Skye offer sensors to measure light levels in the Ultraviolet A and Ultraviolet B wavebands. The wavelengths used in this UVA sensor is according to CIE standards.
The dimensions and overall look of these sensors is similar to that of other Skye sensors. The housing is black aluminium, sealed to IP67 standards, suitable for short term underwater use. Skye guarantees sensors to a depth of 4 meters for short term immersion. The light collecting head utilises a UV stable polymer and is cosine corrected. The sensors have been designed with an integral amplifier to give a voltage output for use with most dataloggers, computers, PLCs, etc. Sensors calibration is traceable to NPL and each sensor is issued with a calibration certificate.
|Construction:||Anodised black aluminium, sealed to IP67, submersible to 4m.
Short term submersions only. Please contact for greater depths.
|Cable||Screened 7-1-4-C military specification. Cable gland on sensor housing|
|Sensor||Cosine corrected head. Specially formulated diffuser.|
(FWHM or 50% transmission)
|Working Range||0-100 W/m2|
|Output Signal||0-2 V|
|Sensitivity||10mV / W/m2|
|Thermal Drift of Output
(-20 to 50°C)
|0.025 mV/°C max|
|Thermal Drift of Zero Offset
(-20 to 50°C)
|Typically 0.01 mV/°C|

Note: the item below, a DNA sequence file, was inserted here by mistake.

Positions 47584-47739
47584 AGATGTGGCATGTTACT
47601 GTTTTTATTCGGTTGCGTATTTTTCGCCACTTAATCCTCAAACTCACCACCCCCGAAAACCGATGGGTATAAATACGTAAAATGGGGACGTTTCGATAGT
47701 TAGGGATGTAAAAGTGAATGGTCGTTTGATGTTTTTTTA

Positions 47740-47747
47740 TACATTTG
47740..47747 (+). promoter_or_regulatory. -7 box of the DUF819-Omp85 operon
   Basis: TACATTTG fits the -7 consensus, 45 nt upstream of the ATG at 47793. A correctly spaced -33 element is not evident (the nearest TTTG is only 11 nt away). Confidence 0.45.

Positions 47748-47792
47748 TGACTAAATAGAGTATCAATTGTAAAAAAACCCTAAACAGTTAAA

|Power Supply||5-15 V DC|
|Absolute Calibration Error||Typically < 3%, 5% max|
(45° elevation over 360°)
|Longterm Stability||± 2%|
|Response Time||< 10ms|
|Weight||200g (with 3m cable)|
|Temperature Range||-30 to 60°C|
|Mounting||M6 x 7mm tapped hole in base. Sensor supplied with M6 x 16mm screw + four 15mm washers to suit panel thickness of 3-10mm|
Ultraviolet Light (UV) that comes from the sun can be classified into three categories – UV-C (100-280nm), UV-B (280-315nm) and UV-A (315-400nm). Up to 99% of solar UV radiation is blocked by the Earth’s atmosphere, the remaining being mostly in the UV-A spectrum, and UV-C is blocked completely.
The shorter the wavelength, the more energy is carried. As such, UV-B/C are much more harmful to skin than UV-A, causing sunburn, melanoma and cancer. Although, recent research suggests that UV-A can cause cancer by indirect DNA degradation. This also leads to degradation of polymers, and some pigments and dyes.